After the Buzzer | Brenden Dillon

What’s on his plate whenever Brenden Dillon has a home-cooked meal prepared by his grandmother? Plenty.

After the Buzzer | Brenden Dillon

From their bond with fans to their efforts in the community and everything in between 'After the Buzzer' is a weekly series taking readers beyond the rink to shine a light and provide insight on players’ lives away from the game. 

What’s on his plate whenever Brenden Dillon has a home-cooked meal prepared by his grandmother? Plenty.

From second helpings, to helpful words of advice, to the days when he helped his school win track and  field medals  the San Jose Sharks defenceman has plenty of stories to share with the hockey world.


Although a few words and phrases might get lost in translation, Dillon can speak French and some Portuguese. His father was born in Portugal before he moved to Toronto. “My godmother she is full-fledged Portuguese,” said the 29-year-old.

“My grandmother, on my dad’s side, she’s full-fledged Portuguese too. So, growing up, I understood getting yelled at quite a bit in Portuguese. French, just from growing up in Canada, you learned that language. I went to Tomas Hertl’s wedding in Prague and made a stop in Paris before, just to make a bit of a European trip out of it, and I brushed up on my French a little bit. Not great, but I can understand a thing or two.”


Dillon grew up in Surrey, British Columbia, part of the Metro Vancouver area that lies between the Fraser River and the U.S. border. This summer, he held his first hockey camp, BD4, in Surrey, with the proceeds going towards the opening of the Surrey HEROS All Stars program (catering to youth who face socio-economic and personal challenges).

“Surrey is a very multicultural city. Growing up in elementary school and high school, there were so many different festivals and activities going on. There was a Diwali celebration, a big Indo-Canadian event. A lot of my friends in school were of East Indian descent, so it was nice to experience their culture. I’m sure anyone that comes from a small town talks about that small town life. You’d run into people you knew from your hockey team, from your baseball team, from your elementary school whatever it might be. Next thing you know, you’re over at your friend’s house for a sleepover or just hanging out at their house. Growing up in a Canadian city that loved hockey so much, there were so many other activities I was fortunate enough to do.”


It wasn’t only hockey that occupied most of Dillon’s sporting life. The 6-foot-4, 225-pounder played a little bit of everything growing up.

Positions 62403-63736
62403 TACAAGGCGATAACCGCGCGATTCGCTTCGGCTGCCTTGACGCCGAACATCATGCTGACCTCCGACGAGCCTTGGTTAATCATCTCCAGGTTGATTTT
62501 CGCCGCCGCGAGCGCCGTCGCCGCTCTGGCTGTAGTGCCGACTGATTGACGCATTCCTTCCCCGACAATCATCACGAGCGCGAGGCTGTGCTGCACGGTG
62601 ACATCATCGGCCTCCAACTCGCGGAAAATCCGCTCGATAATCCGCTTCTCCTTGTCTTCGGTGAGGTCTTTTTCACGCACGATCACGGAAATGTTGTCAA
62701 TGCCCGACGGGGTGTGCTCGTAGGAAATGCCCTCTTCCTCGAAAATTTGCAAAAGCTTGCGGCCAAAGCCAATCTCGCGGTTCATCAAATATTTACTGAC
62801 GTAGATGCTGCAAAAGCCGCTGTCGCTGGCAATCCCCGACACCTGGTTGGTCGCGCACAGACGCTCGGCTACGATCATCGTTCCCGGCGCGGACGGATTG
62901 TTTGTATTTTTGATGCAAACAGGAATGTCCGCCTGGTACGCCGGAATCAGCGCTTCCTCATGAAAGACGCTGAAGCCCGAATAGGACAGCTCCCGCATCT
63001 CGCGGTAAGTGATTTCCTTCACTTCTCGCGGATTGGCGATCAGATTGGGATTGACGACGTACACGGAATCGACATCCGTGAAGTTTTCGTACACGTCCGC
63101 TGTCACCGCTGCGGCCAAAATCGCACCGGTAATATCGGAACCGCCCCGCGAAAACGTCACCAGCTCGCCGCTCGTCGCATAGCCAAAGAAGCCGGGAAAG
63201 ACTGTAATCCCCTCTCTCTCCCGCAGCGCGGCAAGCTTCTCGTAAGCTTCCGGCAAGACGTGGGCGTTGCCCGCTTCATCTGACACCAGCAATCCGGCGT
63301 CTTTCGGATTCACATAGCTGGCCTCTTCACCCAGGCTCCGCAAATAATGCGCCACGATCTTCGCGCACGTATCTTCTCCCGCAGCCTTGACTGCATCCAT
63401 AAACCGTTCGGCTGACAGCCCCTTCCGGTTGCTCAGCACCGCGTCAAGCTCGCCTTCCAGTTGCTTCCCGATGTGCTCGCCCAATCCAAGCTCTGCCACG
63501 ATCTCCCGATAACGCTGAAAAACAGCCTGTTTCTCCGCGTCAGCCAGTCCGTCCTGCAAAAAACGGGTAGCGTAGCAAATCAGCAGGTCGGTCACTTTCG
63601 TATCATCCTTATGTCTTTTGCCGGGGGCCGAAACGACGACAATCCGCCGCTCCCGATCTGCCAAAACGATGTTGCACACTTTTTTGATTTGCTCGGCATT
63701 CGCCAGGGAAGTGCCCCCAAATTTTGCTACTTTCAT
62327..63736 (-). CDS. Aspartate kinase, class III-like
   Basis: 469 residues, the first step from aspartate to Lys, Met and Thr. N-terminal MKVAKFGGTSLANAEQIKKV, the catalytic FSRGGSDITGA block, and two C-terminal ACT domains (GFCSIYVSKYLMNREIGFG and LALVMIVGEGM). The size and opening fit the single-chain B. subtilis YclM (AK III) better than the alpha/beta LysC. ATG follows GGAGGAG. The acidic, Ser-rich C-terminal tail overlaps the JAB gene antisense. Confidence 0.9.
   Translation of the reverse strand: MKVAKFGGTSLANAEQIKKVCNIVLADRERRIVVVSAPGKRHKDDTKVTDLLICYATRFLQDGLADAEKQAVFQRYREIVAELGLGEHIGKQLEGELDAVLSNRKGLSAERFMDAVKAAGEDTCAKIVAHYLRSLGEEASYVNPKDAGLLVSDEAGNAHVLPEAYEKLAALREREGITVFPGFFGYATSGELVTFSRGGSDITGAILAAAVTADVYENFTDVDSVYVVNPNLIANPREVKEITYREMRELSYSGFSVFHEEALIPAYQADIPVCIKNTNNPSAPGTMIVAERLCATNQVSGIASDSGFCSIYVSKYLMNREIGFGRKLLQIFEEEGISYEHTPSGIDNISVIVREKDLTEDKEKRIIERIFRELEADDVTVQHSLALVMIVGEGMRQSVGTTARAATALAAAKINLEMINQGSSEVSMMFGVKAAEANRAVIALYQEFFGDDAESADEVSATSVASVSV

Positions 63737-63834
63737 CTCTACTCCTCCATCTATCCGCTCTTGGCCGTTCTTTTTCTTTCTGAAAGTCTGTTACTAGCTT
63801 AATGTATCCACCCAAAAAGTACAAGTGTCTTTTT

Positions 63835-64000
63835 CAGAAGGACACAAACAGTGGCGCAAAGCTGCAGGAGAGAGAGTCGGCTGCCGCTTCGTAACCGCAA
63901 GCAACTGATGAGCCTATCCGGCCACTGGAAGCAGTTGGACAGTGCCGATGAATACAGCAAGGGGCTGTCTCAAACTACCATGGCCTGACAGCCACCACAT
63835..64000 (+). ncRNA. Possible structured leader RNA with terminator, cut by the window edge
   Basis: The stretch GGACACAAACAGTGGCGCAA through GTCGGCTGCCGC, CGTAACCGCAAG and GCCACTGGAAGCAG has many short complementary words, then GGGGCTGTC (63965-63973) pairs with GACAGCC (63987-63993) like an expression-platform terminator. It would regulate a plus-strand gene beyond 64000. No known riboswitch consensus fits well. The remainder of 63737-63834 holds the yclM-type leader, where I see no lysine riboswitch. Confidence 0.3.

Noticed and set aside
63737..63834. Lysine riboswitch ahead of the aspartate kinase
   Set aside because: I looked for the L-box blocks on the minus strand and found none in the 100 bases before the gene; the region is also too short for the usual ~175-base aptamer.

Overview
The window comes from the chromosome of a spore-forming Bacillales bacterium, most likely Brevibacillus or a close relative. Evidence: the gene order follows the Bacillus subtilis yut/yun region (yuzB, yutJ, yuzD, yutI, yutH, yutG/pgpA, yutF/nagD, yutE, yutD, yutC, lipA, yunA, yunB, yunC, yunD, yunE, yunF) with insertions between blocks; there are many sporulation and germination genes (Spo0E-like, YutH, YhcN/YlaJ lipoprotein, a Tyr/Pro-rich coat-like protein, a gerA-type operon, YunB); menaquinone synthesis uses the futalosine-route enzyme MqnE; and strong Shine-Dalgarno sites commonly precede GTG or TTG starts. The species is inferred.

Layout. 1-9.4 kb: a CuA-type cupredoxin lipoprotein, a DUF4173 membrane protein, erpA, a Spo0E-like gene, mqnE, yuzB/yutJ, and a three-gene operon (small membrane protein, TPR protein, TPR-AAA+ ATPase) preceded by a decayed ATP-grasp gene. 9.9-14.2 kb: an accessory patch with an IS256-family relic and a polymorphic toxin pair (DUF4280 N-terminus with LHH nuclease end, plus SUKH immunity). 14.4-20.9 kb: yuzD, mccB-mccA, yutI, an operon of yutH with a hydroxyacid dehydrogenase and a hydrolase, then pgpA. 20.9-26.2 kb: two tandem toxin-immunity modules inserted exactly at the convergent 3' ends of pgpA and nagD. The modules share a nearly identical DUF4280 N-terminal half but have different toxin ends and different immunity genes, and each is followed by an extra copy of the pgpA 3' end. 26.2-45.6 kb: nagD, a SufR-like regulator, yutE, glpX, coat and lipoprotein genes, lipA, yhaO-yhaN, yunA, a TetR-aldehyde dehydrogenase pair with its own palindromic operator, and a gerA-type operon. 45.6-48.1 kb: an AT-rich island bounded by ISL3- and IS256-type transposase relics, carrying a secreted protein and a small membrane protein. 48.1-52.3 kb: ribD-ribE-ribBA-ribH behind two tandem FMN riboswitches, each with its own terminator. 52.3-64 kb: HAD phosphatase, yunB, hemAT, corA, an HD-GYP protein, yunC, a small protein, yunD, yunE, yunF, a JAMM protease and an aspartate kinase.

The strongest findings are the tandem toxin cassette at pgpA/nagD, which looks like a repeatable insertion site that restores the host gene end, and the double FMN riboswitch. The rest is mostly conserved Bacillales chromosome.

“In school, I did everything from volleyball to basketball, soccer… track & field was a big one for me through elementary school and high school. I never got into football, but track and field and volleyball were two of the big ones. I went to a Catholic elementary school, a private school, and I think it was grades five, six and seven when I was fortunate enough to win top track athlete. I was a sprinter. The big awards were the 100, 200 and long jump... Then I got to high school and hockey took over.”


Like any athlete, Dillon has heard his fair share of words of wisdom over the years, from his junior days in the Western Hockey League right up to the present. Which one still resonates with him?

“I think the biggest thing I was told as a kid was, ‘Just keep working at it.’ If you’re a player that works hard enough to better yourself it doesn’t matter if you’re a first overall pick or you’re an undrafted guy a scout is going to find you somewhere and someone is going to give you an opportunity at some point. I remember really taking that to heart as a kid. I wasn’t taken in the Bantam Draft in the WHL, wasn’t taken in the NHL Draft but I was able to take that as a chip on my shoulder. If you keep working, you’ll keep getting better and eventually you’ll get an opportunity. It’s just a matter of making the best of that chance.”


“When I go over to see my grandmother, you end up getting a meal and a half. She loves the kitchen and always does a great job. If I ever need some extra corner weight, I know where to go.” Dillon, on what’s on the menu when it comes to a homemade Portuguese dinner.